Canadian doctors plan to cut back on their hours or stop working completely
A significant number of Canadian doctors plan to cut back on their hours or stop working completely over the next two years, according to a new survey of nearly 20,000 Canadian physicians.The survey appears to back warnings of a worsening doctor shortage: more than 4,000 physicians plan to stop practising within the next two years, the data suggest.
In addition, 35 per cent of doctors who responded to the census survey said they plan to cut back on their hours over the next two years. Doctors work an average 52 hours per week and provide an extra 130 hours per month of on-call duty, the survey shows.
“We don’t have enough doctors, now and we’re not producing enough to fill the void,” says Dr. Brian Day, president of the Canadian Medical Association.
The survey also reveals a wide split in how doctors rate access to care, and the increasing feminization of medicine.
Most doctors in Canada are happy, but admit to being frustrated by paperwork and say they’re feeling squeezed by expectations and sicker patients.
Of the new MDs under 35 replacing retiring baby boomers, more than half – 55 per cent – are women.
“Women in their child-bearing years tend to work fewer hours and the survey bears that out,” says Dr. Ruth Wilson, a family physician in Kingston, Ont. and president of the College of Family Physicians of Canada.
“Our system has got to accommodate the fact that if lots of women are coming into medicine, we’re going to need even more doctors to meet the needs of Canadians.”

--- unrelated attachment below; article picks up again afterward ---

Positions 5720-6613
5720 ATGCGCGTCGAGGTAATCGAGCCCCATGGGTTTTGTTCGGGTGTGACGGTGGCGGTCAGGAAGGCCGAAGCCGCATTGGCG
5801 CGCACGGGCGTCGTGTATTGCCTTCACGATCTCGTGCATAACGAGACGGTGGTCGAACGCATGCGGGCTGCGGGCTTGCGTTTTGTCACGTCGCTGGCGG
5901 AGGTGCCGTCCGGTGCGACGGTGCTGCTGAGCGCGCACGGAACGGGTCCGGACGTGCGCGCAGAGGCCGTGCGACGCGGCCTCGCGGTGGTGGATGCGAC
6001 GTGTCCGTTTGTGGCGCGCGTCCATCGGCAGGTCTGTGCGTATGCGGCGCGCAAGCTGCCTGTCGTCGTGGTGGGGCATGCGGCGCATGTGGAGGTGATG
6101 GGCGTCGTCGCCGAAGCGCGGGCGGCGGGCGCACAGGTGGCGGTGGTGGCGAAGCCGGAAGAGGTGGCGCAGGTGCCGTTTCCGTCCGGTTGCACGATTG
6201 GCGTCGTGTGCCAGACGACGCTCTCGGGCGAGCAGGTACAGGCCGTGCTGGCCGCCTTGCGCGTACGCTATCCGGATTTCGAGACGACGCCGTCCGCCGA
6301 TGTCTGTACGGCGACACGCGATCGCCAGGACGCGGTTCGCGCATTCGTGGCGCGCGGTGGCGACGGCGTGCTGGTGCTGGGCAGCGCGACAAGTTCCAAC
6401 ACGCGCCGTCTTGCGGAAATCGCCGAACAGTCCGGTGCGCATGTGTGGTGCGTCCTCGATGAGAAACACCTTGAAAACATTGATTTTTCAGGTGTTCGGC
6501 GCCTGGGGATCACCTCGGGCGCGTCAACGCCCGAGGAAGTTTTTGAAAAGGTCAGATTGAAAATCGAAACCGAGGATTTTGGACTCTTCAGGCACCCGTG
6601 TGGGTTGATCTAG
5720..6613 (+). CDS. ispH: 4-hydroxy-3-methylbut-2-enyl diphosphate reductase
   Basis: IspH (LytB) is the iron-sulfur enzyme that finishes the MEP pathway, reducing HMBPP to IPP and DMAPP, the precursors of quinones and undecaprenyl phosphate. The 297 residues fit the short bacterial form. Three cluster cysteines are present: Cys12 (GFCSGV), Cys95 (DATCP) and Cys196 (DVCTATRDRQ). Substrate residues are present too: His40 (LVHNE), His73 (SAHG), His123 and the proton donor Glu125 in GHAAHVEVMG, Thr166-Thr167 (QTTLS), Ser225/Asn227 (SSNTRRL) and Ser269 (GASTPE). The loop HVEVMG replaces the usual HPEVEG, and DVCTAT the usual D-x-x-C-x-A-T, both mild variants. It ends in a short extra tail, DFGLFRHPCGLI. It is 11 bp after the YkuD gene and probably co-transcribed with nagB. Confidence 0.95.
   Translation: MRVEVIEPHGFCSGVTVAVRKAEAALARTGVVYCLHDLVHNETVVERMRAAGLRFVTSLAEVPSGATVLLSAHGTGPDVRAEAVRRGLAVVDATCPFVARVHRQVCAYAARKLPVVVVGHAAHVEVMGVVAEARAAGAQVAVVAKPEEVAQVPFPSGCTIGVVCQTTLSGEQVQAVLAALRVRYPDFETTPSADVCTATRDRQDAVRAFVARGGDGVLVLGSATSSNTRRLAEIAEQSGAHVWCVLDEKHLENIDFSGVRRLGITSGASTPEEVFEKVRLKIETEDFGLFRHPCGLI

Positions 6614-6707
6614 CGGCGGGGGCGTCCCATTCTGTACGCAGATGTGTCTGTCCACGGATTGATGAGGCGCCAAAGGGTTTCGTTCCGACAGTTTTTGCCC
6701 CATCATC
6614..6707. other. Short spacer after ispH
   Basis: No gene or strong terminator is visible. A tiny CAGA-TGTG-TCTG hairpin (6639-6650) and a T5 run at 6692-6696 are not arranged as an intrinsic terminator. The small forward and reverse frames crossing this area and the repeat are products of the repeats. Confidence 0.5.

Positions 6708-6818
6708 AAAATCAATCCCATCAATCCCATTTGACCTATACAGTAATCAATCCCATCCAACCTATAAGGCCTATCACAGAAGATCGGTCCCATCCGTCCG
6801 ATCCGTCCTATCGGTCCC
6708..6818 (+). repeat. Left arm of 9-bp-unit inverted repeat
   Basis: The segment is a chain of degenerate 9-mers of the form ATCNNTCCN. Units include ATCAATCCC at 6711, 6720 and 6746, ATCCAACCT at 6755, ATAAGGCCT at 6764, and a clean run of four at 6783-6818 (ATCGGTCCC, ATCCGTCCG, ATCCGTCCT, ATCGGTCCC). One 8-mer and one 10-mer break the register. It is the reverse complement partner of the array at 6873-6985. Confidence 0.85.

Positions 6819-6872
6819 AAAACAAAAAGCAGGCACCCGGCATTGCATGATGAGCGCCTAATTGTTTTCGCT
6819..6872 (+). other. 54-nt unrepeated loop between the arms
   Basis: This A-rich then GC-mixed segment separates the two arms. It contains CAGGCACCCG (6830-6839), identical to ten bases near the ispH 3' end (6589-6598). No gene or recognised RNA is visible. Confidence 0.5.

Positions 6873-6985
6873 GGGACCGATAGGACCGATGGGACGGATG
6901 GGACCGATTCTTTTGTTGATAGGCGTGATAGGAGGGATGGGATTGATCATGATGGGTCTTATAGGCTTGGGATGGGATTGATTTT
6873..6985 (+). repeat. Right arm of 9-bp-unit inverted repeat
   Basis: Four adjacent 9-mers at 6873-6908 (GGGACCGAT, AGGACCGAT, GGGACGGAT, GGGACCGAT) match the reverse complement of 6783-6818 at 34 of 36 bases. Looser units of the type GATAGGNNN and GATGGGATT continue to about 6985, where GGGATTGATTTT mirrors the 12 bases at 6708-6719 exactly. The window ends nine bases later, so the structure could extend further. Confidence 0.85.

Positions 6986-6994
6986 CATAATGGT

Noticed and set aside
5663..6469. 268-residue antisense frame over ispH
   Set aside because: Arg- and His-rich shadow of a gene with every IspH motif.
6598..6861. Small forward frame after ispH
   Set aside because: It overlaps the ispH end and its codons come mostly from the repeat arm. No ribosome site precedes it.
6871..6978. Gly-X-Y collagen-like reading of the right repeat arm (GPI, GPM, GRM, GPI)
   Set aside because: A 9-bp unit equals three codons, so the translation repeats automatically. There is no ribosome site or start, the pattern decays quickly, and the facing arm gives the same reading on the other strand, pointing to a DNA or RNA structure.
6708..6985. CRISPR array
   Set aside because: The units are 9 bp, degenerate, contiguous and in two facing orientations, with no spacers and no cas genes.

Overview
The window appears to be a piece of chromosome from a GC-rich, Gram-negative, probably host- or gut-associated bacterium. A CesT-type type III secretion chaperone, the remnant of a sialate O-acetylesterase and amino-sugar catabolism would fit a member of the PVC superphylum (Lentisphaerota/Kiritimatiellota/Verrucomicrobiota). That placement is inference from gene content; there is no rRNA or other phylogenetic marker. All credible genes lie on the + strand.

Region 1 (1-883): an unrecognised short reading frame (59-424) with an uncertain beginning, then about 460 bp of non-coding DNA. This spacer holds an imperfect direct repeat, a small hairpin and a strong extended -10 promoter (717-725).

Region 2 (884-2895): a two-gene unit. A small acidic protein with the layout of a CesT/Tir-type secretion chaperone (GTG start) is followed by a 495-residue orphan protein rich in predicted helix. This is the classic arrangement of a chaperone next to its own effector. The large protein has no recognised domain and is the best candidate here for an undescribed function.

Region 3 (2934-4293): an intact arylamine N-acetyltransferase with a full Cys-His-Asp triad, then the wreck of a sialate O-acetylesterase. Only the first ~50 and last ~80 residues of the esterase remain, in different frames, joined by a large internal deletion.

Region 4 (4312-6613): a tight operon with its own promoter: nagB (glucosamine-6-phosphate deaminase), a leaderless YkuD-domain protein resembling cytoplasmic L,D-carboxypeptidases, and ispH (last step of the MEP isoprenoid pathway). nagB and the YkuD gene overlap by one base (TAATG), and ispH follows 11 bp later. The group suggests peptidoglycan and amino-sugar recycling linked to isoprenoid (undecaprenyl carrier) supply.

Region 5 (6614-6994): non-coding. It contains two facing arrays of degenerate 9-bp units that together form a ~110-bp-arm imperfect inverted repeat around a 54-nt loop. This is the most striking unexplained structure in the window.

There’s also a generational effect going on: Younger doctors – men and women – are working fewer hours.
Overall, the 2007 National Physician Survey found 75 per cent of physicians are “very or somewhat” satisfied with their professional lives, versus 17 per cent who said they were “very or somewhat” dissatisfied. When asked about their relationships with their patients, 83 per cent said they were very or somewhat satisfied.
But a significant proportion remains frustrated by system funding (57 per cent said it was a barrier to providing care to their patients), paperwork, and not having test or relevant patient information available when needed.
The data show a split in how long doctors say it takes to get their patients into care, including the top five priority areas for reduced wait times.
For instance, 65 per cent of family doctors and specialists say access to cardiac care is “excellent, very good or good,” while 16 per cent call it “fair or poor.”
Similarly, 70 per cent of family doctors rate access to cancer care as good to excellent, but a significant minority of 19 per cent – nearly one in five – calls it fair to poor.
There was no regional breakdown.
“Sixty-five per cent sounds good, but what if you or one of your relatives were one of the 20 per cent,” says Day. “We should be demanding the very best in Canada.”
Fifty-five per cent of family doctors rated access to orthopedic surgeons as fair to poor. Day says hip and knee replacement surgery waits have gone down but waits for shoulder and ankle surgery have gone up.
Access to emergency or urgent care is worse than it was in 2004, when the first survey was conducted. And more than half of family doctors rated access to ophthalmologists and psychiatrists as fair to poor, especially for psychiatrists.
Half (49 per cent) rated waits for CTs, MRIs and other advanced diagnostic tests as fair to poor.
Only 37 per cent of specialists said they could see a patient with an urgent problem within one day. Another 27 per cent said urgent cases have to wait up to a week to be seen.
Many doctors planning to cut hours or quit [canada.com]